Punisher has always been one of the most violent Marvel heroes, and here he spends a lot of his time being violent toward neo-nazis led by the Hate Monger in New Mexico. They’ve been patrolling the border and being horrible racists, you know, as Nazis do. He disguises himself as a racist so he can infiltrate the previously mentioned neo-nazi group National Force and take down their leader. There are lots of gross Nazis in this run and there are lots of dead Nazis in this run. This is pure anti-Nazi violence.


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Hawkeye Vol 6: Hawkeyes

I like this story because it largely focuses on Kate Bishop Hawkeye, one of my all-time favorite superheroes, fighting against Hydra, which, I remind you, is a Nazi organization. This takes place in several time periods, with Kate Bishop as a kid, a young adult and a middle aged woman, and in all of them she’s protecting a group of kids from Hydra. Let me try to find a real-life parallel for what’s going on… so, it would be like if a powerful person believed that you should kidnap children and torture them because they were different from others. And Hawkeyes stop that from happening. It’s a great story with great art and some appearances from everyone’s favorite hero, America Chavez.


New Releases (November 30)

X-Files #8

Monstress #8

Paper Girls Vol 2 TP

Saga #40

Black Widow #8

Ms. Marvel #13

X-23 Complete Collection Vol 2 TP

Munchkin #23

Tank Girl Gold #2


Welcome to Drawn to Comics! From diary comics to superheroes, from webcomics to graphic novels – this is where we’ll be taking a look at comics by, featuring and for queer ladies. So whether you love to look at detailed personal accounts of other people’s lives, explore new and creative worlds, or you just love to see hot ladies in spandex, we’ve got something for you.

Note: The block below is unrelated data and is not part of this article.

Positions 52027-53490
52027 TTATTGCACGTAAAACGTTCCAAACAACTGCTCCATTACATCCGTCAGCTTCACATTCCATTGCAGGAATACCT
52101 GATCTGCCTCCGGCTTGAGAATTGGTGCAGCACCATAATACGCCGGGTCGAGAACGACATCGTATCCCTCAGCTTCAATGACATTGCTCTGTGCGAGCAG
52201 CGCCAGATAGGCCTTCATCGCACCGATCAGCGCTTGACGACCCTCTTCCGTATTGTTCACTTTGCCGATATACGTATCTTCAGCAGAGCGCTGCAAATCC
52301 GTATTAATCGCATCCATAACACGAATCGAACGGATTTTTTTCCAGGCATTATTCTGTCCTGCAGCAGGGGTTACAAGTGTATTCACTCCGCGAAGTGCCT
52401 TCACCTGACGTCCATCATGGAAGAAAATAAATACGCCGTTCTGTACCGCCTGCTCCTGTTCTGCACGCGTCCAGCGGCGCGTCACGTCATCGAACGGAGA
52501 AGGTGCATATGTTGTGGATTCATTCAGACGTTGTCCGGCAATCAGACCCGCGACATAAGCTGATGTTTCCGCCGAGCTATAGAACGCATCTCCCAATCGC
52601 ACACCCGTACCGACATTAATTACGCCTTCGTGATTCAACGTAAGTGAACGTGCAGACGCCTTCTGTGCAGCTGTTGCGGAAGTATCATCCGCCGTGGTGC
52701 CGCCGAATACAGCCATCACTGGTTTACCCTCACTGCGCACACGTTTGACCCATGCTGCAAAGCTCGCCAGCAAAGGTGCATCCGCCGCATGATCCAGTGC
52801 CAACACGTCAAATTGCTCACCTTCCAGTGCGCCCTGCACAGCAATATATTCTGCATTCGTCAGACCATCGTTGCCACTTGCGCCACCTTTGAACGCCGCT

If you have a comic that you’d like to see me review, you can email me at mey [at] autostraddle [dot] com.

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Mey Rude is a fat, trans, Latina lesbian living in LA. She's a writer, journalist, and a trans consultant and sensitivity reader. You can follow her on twitter, or go to her website if you want to hire her.

Mey has written 574 articles for us.

11 Comments

  1. There’s also DC Bombshells, which is set during WWII and therefore has everyone’s favorite lesbian crimefighter, Kate Kane, fighting lots of Nazis, naturally. It even gave us this beautiful line, where Catwoman teaches a young, aspiring hero the way to a girl’s heart:

  2. Hi! Long time lurker first time commenter here.
    Thanks for compiling this awesome list. I just had a quick question, if anyone happens to know: could someone read and enjoy the Miss Marvel comic without having read anything else with Miss Marvel?
    I was thinking about getting that comic for a cousin of mine, but I don’t know a whole lot about comics or what superheros she already has comics about.
    Thanks!

    • Kamala Khan started out as “Ms. Marvel” in 2014. The first volume you’d want to get is called “No Normal”. “Super Famous”, mentioned in the article, is the fifth volume of Kamala’s adventures. With the exception of a few crossovers/events, you don’t need any context outside of the series to understand what’s going on.

    • Yes, she can just read Ms. Marvel and enjoy it. There may be crossover events that are missing part of the story, but those aren’t really related to Kamala’s own story and are just designed to make you buy more. I usually hate “events” because they get in the way of the flow of things and they’re just a gimmick.